Erik Menendez Tells of Years of Torment : Trial: Younger of brothers testifies about sexual abuse and says his father punished and berated him frequently.
With a pained expression and often fighting tears during his second day of testimony, Erik Menendez told the jury Thursday at his murder retrial what it was like to grow up a Menendez.
“It was cruel at times,” he said, as his older brother, Lyle, looked on from the defense table. Often, he said, his father called him a sissy or coward and told him he wasn’t worthy of the family name.
In his family, Erik Menendez told the jury, his father groomed him for success--and for sex. He pushed him to excel at sports. And, from the time he was 6, he testified, his father bonded with him during sex sessions behind closed bedroom doors.
But it was Lyle who first penetrated him with a toothbrush as they played in the woods when he was 5, Erik Menendez testified, choking with emotion.
Initially, he said, he enjoyed his father’s touching and massages because it was the only time his father was nice to him. By the time he was 11, though, he said he would vomit after oral sex, “when I felt really icky and dirty.”
The brothers, ages 25 and 27, are charged with murder and face the death penalty in the Aug. 20, 1989, shotgun slayings of their millionaire parents, Jose and Kitty Menendez, at the family’s Beverly Hills mansion.
Prosecutors contend that Erik and Lyle Menendez ambushed their parents to gain control of their millions, then concocted the tales of abuse to “trick” jurors at their first trial. That trial ended last year in a deadlock when juries for each brother could not decide between murder and manslaughter convictions.
Once again at the retrial, the brothers’ defense is contending that a lifetime of abuse fed a fear so profound that the brothers believed they had to kill or be killed. Erik Menendez suffered from post-traumatic stress syndrome, his lawyers say, which skewed his perception of danger.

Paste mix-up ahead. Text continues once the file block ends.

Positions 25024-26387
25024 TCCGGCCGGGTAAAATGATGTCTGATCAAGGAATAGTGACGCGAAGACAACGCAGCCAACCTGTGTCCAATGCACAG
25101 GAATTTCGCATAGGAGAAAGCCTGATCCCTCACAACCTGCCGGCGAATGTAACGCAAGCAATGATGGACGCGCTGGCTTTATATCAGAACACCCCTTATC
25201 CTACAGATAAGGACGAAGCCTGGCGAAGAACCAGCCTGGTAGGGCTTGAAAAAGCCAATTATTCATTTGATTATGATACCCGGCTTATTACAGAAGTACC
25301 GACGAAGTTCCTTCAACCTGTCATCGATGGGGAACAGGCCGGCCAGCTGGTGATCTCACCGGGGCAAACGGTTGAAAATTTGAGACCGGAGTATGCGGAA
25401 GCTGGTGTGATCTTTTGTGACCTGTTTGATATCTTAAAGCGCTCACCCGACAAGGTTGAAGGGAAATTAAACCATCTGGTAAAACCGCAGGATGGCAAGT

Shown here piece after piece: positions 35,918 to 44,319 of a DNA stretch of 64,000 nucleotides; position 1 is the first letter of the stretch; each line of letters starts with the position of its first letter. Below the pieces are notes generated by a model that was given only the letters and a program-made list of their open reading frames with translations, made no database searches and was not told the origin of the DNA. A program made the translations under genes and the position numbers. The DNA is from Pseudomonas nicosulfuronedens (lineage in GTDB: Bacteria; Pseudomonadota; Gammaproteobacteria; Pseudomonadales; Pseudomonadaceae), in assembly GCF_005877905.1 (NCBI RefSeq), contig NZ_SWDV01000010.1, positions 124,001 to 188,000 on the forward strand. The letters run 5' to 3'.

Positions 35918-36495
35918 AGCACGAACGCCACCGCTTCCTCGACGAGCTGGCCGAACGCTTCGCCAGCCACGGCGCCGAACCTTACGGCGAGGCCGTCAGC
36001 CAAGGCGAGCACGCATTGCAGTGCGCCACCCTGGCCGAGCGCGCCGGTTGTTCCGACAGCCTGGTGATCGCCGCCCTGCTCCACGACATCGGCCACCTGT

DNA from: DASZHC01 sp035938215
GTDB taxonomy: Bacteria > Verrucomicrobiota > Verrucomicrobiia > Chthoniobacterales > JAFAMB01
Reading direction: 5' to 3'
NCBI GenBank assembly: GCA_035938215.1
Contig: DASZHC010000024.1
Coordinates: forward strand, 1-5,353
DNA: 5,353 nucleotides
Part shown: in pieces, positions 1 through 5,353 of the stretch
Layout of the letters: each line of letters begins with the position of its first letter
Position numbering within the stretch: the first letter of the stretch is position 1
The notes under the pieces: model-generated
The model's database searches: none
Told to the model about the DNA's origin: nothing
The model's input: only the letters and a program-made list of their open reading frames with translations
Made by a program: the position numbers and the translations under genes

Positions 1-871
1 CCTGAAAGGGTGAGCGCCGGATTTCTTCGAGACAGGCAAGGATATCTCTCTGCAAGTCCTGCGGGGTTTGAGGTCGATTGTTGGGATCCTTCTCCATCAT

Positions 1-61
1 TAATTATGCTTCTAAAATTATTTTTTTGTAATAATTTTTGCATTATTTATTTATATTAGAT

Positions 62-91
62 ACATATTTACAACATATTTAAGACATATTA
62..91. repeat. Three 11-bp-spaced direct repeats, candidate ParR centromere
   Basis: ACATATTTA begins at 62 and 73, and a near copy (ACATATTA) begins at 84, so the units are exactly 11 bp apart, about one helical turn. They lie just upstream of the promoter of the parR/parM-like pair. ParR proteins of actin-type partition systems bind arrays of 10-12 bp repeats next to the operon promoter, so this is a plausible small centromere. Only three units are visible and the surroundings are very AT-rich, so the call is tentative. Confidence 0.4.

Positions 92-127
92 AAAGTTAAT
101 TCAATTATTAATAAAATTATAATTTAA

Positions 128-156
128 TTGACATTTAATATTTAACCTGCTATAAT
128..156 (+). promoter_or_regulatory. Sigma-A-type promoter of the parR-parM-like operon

As he had during his first trial, Erik Menendez described his upbringing, its harshness hidden by the family’s achievements and country club lifestyle.
Defense attorney Barry Levin is slowly leading his client through his life story, attempting to show the jury that the domineering parents instilled a fear in their sons that eventually led to parricide.
Deputy Dist. Atty. David P. Conn frequently objected to the testimony as irrelevant. And, at one point, Conn requested a recess when Erik Menendez seemed about to break down in tears. The request was denied.
Conn said he sought only to avoid an appeal to jurors’ emotions. But the gambit angered defense attorney Leslie Abramson. “I’m outraged. I think he’s a punk,” she later told reporters of Conn.
Abramson said Erik Menendez is tearful because he is reopening painful wounds on the witness stand. In his family, Erik Menendez testified, love commingled with incest and fear. He grew up trusting no one.
While seducing him, his father taught him that friends were a sign of weakness, Erik Menendez testified. He was punished for crying, which made him cry more. Once, Jose Menendez misspelled his name--writing “Erick"--in a card from Germany admonishing him not to cry.
His mother, he added, constantly called him “stupid,” and told him he was “born dumb.” She also kept track of his misdeeds, and forced him to present lists of his childish transgressions to his father. One such list read in court included such supposed sins as refusing to eat tuna and spinach and not putting on his pajamas in time for bed.
His punishment, he said, ranged from harsh words to a beating with his father’s belt.